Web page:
Can Caliban speak?
Maxine Matilpi (facilitator) is the Director of Academic and Cultural Support in the
Faculty of Law at the University of Victoria. A member of the Kwakiutl First Nation,
Maxine was born in Vancouver and is Co-Chair of MIWIN: Minority and Indigenous
Women Instructor’s Network. Her research interests are Indigenous pedagogy and
Indigenous law. Email: email@example.com
Beatriz de Alba-Koch is an Associate Professor in the Department of Hispanic and
Italian Studies at the University of Victoria, where she coordinates programs in Latin
American Studies and the Latin America Research Group. She is a member of the
editorial board of the Revista Canadiense de Estudios Hispánicos. Professor de Alba-
Koch was born in Monterrey, México. She pursued her undergraduate studies at the
Instituto Tecnológico y de Estudios Superiores de Monterrey, obtained a Diplôme
d’Etudes Approfondies in Latin American Studies from Paris III (Sorbonne-Nouvelle), a
Master of Arts in Spanish from Queen’s University at Kingston, and a Master of Arts and
a doctorate from Princeton University. Her research focuses on colonial and nineteenth-
century Mexican literature. She has published extensively on José Joaquín Fernández de
Lizardi, Francisco Javier Clavijero and Ignacio Manuel Altamirano. For the SSHRCC-
funded MCRI project on the Hispanic Baroque she is coordinating an interdisciplinary
line of research on technologies of culture.
Michael Asch is Visiting Professor of Anthropology at the University of Victoria and
Professor Emeritus of Anthropology at the University of Alberta. Dr. Asch has had a long
engagement in the just resolution of political relations between Indigenous peoples and
Canada, a topic on which he has written extensively. As well, Dr. Asch served as
Research Director of the Dene/Metis Mapping Project for the Dene Nation and as Senior
Research Associate for Anthropology with the Royal Commission on Aboriginal Peoples.
In 2001, Dr. Asch was awarded the Weaver-Tremblay Award for distinguished service to
Canadian applied anthropology by the Association for Applied Anthropology in Canada,
and in 2002 was elected a Fellow of the Royal Society of Canada.
Nick Xumthoult Claxton is an Indigenous Education Advisor/Coordinator at the
University of Victoria.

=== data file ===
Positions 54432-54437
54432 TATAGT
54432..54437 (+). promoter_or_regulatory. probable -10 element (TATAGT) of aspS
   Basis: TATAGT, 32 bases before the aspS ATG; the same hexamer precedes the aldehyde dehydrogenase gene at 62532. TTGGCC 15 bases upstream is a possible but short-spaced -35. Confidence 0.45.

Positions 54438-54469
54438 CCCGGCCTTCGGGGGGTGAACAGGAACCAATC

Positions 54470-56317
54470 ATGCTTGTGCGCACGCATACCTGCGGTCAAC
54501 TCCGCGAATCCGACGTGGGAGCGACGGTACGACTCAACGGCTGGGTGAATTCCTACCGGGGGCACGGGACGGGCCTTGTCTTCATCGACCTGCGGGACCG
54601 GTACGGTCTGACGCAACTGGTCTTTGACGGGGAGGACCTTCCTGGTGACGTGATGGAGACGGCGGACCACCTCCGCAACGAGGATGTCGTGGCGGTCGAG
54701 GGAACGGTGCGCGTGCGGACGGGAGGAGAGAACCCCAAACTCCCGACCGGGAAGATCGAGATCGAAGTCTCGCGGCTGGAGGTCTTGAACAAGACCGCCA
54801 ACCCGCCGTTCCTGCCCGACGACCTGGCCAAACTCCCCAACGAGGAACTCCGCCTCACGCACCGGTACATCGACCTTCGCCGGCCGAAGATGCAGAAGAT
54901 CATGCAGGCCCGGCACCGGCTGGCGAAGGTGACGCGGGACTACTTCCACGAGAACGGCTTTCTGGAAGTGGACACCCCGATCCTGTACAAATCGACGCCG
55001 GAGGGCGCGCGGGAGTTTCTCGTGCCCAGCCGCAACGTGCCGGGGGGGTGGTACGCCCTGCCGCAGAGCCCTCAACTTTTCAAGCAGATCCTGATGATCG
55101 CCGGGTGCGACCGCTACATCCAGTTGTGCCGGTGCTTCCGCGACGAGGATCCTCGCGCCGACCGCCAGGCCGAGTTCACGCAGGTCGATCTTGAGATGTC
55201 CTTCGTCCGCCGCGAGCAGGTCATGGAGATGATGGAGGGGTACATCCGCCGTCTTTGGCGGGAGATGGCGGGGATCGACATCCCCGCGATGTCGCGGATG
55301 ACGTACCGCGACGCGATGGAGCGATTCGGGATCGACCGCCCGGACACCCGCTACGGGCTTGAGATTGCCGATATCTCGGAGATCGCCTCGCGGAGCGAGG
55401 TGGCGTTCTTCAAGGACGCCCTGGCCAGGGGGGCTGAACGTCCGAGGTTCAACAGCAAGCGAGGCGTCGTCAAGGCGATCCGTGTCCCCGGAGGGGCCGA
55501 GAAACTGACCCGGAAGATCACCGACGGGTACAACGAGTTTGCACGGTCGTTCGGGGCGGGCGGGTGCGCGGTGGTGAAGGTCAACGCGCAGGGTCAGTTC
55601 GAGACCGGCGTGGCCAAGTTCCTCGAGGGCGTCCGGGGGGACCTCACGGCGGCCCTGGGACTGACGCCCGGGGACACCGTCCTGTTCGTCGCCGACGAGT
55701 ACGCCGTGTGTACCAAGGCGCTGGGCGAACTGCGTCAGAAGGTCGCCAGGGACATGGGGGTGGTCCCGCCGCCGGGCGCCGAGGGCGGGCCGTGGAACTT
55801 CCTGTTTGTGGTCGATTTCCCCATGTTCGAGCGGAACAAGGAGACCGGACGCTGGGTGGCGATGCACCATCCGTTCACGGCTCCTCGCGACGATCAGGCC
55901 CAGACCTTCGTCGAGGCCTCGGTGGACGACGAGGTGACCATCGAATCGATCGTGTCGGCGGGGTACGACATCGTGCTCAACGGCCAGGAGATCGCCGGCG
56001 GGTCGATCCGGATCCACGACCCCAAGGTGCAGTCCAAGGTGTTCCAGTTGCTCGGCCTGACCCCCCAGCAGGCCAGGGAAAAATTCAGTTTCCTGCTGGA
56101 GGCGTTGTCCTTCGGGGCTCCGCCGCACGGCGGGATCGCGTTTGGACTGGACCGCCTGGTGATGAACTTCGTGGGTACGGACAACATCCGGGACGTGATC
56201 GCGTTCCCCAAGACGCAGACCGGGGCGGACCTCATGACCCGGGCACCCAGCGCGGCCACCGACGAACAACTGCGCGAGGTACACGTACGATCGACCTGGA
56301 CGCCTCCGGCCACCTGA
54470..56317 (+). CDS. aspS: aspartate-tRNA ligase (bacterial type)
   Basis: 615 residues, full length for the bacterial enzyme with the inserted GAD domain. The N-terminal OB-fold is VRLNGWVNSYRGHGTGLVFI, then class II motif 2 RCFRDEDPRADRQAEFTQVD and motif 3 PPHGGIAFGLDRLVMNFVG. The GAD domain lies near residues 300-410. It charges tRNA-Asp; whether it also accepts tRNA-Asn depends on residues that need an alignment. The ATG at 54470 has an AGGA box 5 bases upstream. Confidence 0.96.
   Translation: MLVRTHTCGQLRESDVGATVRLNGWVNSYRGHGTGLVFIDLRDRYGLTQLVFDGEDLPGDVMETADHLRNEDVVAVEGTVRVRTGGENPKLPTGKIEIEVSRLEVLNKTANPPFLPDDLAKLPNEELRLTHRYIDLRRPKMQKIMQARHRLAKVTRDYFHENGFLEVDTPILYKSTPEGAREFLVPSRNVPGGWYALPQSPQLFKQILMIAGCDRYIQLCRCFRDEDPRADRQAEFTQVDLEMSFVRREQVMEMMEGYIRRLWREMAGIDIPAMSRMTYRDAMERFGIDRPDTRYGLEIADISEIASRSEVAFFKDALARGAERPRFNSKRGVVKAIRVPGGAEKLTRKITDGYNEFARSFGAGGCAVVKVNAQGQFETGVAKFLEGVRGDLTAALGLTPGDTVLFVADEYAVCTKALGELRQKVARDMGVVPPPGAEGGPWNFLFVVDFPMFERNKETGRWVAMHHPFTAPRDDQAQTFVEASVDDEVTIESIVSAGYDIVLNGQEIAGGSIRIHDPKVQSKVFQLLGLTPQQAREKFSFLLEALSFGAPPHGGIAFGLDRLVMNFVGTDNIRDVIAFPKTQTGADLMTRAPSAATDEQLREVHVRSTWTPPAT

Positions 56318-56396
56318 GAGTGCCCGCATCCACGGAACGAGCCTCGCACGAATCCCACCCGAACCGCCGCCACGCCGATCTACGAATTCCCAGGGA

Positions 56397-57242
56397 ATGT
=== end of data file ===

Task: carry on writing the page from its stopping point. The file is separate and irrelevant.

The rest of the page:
Sada Niang is a faculty member in the Department of French at the University of
Victoria. He obtained his BA and MA from the Université of Paris X, Nanterre and a
PhD from York University in Toronto. He has been teaching at the University of Victoria
since 1991. In addition to his book, Djibril Diop Mambéty, un cinéaste à contre courant
(L'Harmattan, 2002), he has published articles and reviews in Research in African
Literatures, The Dalhousie Review, Etudes Francophones, Presence Francophone, Notre
Librairie, and book chapters in numerous critical collections. He is most recently the
principal investigator of a major research grant on the Aesthetics of African cinemas,
funded by the Social Sciences and Humanities Research Council of Canada.
María del Carmen Rodríguez de France has been a visitor on this land for the past ten
years. Of Kickapoo and Spanish heritage, Carmen was born and raised in beautiful
Monterrey, México. Her career spans 25 years with exposure to a broad range of
educational, community service and research activities. Carmen holds a master's degree
in educational psychology and a PhD in curriculum studies from the University of
Victoria. Presently, she is on a limited term appointment as assistant professor
facilitating courses in the Indigenous Education Unit in the Faculty of Education. In
addition to her teaching responsibilities, Carmen’s research interests centre on identity
and child development across cultures, curriculum development, early literacy and
approaches to teaching and learning from an Indigenous perspective, topics on which she
has widely published.